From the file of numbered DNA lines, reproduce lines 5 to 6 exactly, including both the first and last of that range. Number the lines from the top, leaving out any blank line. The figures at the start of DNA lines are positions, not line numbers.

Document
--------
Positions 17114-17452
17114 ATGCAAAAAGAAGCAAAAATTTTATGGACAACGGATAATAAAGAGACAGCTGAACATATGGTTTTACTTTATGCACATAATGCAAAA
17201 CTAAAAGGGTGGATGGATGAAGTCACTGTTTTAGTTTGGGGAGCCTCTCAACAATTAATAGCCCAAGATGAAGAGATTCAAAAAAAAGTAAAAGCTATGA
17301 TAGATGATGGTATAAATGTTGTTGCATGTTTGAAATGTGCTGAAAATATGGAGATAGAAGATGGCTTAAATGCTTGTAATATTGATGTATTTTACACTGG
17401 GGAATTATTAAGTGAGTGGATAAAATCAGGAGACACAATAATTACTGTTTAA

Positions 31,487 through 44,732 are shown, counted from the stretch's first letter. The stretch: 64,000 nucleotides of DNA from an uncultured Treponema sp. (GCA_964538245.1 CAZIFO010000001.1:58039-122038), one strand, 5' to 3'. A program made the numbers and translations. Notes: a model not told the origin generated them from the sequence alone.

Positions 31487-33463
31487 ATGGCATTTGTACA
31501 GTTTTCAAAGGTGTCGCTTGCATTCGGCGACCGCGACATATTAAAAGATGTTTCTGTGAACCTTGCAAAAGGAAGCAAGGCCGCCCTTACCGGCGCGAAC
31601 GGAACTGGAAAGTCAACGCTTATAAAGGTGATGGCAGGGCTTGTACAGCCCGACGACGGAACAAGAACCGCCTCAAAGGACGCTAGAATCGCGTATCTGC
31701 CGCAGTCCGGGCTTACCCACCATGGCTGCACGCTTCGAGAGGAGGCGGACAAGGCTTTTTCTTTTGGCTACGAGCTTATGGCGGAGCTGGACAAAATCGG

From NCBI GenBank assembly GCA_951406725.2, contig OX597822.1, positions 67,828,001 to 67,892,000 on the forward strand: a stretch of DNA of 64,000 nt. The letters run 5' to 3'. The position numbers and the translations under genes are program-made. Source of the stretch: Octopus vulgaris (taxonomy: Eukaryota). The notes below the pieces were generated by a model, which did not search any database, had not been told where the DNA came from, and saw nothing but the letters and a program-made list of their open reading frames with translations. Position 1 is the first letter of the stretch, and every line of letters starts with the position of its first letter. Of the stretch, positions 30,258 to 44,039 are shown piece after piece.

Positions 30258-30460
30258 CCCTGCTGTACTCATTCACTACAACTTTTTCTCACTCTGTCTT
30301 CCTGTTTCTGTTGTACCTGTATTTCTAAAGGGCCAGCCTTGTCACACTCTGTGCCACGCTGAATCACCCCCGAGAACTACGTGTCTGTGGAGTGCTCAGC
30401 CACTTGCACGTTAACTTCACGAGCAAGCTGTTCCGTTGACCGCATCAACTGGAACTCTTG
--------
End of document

17401 GGAATTATTAAGTGAGTGGATAAAATCAGGAGACACAATAATTACTGTTTAA

Positions 31,487 through 44,732 are shown, counted from the stretch's first letter. The stretch: 64,000 nucleotides of DNA from an uncultured Treponema sp. (GCA_964538245.1 CAZIFO010000001.1:58039-122038), one strand, 5' to 3'. A program made the numbers and translations. Notes: a model not told the origin generated them from the sequence alone.